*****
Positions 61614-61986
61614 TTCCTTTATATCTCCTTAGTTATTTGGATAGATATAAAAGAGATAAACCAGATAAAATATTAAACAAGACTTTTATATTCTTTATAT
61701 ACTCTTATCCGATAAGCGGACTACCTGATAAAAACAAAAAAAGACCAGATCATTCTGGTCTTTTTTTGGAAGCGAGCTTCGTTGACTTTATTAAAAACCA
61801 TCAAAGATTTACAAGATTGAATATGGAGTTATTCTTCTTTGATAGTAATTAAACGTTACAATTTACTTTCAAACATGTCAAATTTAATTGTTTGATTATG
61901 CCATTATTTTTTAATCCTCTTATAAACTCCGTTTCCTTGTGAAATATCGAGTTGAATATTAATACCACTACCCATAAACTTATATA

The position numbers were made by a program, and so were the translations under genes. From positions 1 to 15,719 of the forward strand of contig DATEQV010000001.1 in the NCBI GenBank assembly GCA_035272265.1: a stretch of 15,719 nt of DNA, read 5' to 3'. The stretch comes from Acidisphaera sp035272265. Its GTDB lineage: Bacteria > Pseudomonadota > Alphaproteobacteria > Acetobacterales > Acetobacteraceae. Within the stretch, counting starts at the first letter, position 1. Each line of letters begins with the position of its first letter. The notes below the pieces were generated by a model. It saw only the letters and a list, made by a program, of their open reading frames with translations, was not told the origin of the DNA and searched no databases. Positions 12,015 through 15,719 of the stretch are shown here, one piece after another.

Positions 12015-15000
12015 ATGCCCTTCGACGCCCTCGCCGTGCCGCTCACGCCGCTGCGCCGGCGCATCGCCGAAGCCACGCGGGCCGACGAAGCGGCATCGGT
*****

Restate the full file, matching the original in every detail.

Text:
Positions 61614-61986
61614 TTCCTTTATATCTCCTTAGTTATTTGGATAGATATAAAAGAGATAAACCAGATAAAATATTAAACAAGACTTTTATATTCTTTATAT
61701 ACTCTTATCCGATAAGCGGACTACCTGATAAAAACAAAAAAAGACCAGATCATTCTGGTCTTTTTTTGGAAGCGAGCTTCGTTGACTTTATTAAAAACCA
61801 TCAAAGATTTACAAGATTGAATATGGAGTTATTCTTCTTTGATAGTAATTAAACGTTACAATTTACTTTCAAACATGTCAAATTTAATTGTTTGATTATG
61901 CCATTATTTTTTAATCCTCTTATAAACTCCGTTTCCTTGTGAAATATCGAGTTGAATATTAATACCACTACCCATAAACTTATATA

The position numbers were made by a program, and so were the translations under genes. From positions 1 to 15,719 of the forward strand of contig DATEQV010000001.1 in the NCBI GenBank assembly GCA_035272265.1: a stretch of 15,719 nt of DNA, read 5' to 3'. The stretch comes from Acidisphaera sp035272265. Its GTDB lineage: Bacteria > Pseudomonadota > Alphaproteobacteria > Acetobacterales > Acetobacteraceae. Within the stretch, counting starts at the first letter, position 1. Each line of letters begins with the position of its first letter. The notes below the pieces were generated by a model. It saw only the letters and a list, made by a program, of their open reading frames with translations, was not told the origin of the DNA and searched no databases. Positions 12,015 through 15,719 of the stretch are shown here, one piece after another.

Positions 12015-15000
12015 ATGCCCTTCGACGCCCTCGCCGTGCCGCTCACGCCGCTGCGCCGGCGCATCGCCGAAGCCACGCGGGCCGACGAAGCGGCATCGGT